rosa parks died yesterday (news story here). she was such a clear example of the ordinary becoming an icon. many times, throughout the rest of her life, rosa parks would be asked, “what motivated you to sit down on that bus?” interviewers always assumed she would provide an answer about how she wanted to start the civil rights movement or that she wouldn’t tolerate any more bigotry and racial inequality. but her answer was, “my feet were tired.” rosa parks ran out of steam, and it turned her into a flashpoint, a hero, a tipping point that changed our nation. how does someone who’s just tired and needs to sit down on a bus (in a way that was illegal, of course) become an icon?
an icon is something or someone that becomes an image of, or represents, something else — usually something bigger. the cross represents so much more to us christ-followers than the literal execution device used on jesus.
human icons, i think, are particularly interesting. no one can make herself into an icon. icon status is something that happens in the collective conscious of a group of people. they don’t have to be as universally known or adopted as rosa parks (even her icon status would mean something very different to an african-american than it would to most sympathetic anglos, and even more different to some, less-sypathetic anglos).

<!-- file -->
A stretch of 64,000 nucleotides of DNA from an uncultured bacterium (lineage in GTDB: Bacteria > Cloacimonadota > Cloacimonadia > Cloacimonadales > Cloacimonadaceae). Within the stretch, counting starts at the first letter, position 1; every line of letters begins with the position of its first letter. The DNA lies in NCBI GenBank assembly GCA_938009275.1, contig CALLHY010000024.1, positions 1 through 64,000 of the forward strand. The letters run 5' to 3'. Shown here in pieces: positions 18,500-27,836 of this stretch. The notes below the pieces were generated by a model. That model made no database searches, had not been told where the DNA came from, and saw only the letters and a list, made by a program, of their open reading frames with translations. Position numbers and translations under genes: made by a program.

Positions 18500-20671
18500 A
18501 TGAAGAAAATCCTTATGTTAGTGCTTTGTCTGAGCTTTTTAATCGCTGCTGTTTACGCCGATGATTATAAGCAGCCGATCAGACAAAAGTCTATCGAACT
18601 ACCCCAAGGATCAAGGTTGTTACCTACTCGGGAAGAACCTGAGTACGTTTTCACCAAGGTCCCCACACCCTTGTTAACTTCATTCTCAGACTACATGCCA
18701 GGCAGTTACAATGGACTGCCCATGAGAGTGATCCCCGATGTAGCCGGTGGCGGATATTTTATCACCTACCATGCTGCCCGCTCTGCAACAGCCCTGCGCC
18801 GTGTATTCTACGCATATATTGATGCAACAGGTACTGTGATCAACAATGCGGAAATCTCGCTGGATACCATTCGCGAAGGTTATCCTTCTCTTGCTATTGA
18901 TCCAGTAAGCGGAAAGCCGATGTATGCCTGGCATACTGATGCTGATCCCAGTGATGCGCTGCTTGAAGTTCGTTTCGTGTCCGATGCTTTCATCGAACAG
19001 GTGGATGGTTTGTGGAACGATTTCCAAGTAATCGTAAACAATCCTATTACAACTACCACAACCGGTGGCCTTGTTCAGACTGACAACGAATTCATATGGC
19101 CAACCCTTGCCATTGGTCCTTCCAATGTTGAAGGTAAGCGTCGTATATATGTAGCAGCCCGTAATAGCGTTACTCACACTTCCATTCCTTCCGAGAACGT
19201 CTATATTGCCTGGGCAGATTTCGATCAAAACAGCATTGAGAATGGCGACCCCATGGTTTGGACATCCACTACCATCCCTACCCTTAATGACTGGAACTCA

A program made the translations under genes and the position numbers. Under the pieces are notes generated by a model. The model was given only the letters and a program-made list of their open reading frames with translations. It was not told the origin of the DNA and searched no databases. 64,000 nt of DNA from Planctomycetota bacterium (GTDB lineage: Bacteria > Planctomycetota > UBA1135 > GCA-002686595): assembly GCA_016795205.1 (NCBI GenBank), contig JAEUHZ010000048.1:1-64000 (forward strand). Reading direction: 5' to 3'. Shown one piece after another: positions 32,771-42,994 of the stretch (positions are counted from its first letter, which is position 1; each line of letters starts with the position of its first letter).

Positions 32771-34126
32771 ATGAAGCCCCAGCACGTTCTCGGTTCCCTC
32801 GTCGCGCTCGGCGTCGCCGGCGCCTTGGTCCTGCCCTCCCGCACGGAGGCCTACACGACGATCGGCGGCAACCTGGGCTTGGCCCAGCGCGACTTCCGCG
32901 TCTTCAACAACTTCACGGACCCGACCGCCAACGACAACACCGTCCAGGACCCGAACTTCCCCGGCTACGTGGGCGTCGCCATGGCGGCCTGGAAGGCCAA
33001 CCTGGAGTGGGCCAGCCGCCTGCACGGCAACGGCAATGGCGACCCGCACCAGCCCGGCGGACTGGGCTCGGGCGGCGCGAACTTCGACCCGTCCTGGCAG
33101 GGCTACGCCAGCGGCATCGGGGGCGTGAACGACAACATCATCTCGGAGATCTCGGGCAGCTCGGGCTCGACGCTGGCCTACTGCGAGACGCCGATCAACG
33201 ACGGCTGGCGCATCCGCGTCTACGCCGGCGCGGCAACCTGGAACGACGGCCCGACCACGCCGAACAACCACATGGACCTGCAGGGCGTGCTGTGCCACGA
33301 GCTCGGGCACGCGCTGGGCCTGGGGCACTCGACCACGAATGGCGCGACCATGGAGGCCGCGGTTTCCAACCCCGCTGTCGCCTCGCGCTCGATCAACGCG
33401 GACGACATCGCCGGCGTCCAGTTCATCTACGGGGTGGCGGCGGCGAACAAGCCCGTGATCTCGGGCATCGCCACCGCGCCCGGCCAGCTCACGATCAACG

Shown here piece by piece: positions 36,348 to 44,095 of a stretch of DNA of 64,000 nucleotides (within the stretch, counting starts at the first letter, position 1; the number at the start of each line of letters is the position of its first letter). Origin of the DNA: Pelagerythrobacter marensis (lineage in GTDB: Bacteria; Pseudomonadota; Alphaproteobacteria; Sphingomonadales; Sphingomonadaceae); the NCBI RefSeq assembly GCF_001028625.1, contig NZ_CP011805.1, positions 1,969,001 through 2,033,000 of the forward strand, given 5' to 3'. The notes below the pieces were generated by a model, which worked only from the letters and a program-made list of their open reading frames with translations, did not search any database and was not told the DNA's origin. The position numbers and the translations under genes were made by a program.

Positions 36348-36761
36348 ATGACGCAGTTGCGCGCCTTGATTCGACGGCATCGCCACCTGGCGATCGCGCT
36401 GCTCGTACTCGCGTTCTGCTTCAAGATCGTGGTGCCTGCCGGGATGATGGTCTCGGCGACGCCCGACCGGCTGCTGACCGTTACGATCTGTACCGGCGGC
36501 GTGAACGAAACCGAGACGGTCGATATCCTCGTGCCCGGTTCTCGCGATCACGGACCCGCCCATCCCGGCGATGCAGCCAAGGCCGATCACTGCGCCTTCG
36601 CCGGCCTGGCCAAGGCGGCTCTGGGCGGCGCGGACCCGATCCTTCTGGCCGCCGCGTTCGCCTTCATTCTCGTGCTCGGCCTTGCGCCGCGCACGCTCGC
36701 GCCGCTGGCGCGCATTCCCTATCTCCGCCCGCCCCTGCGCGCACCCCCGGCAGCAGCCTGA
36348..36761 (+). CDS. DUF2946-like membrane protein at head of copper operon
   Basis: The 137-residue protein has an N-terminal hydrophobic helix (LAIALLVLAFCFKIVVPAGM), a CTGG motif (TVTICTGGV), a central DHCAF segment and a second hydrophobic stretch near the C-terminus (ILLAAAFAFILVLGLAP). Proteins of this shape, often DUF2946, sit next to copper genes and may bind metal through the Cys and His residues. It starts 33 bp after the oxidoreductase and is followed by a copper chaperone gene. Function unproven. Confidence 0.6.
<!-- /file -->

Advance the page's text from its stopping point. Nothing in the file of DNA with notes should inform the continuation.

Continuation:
this is particularly interesting to me this week, as this coming sunday is the two-year anniversary of mike yaconelli’s death. obviously, mike never got even close to the broad cultural awareness of rosa parks’ story. but for those of us who know him (personally, or even, through hearing him speak or reading his books), mike stood for stuff that few seemed willing to stand for; mike said things few seemed to be willing to say; and the whole while, we could tell that mike was just one of us — he had tired feet just like us. no one would have expected mike to propose a purpose-driven nation, or be asked to meet with the president (or even bono), or take over the presidency of a college (ha!). but his combination of penetrating message and broken normalcy have made him somewhat of an icon for those of us who knew him. seeing a photo of yac brings back more than memories of fun stories (though it has that effect also). seeing a photo of yac, for me, brings up that whole embodiment of brokenness and truth and humor and passion and frustration and eagerness. and childlikeness.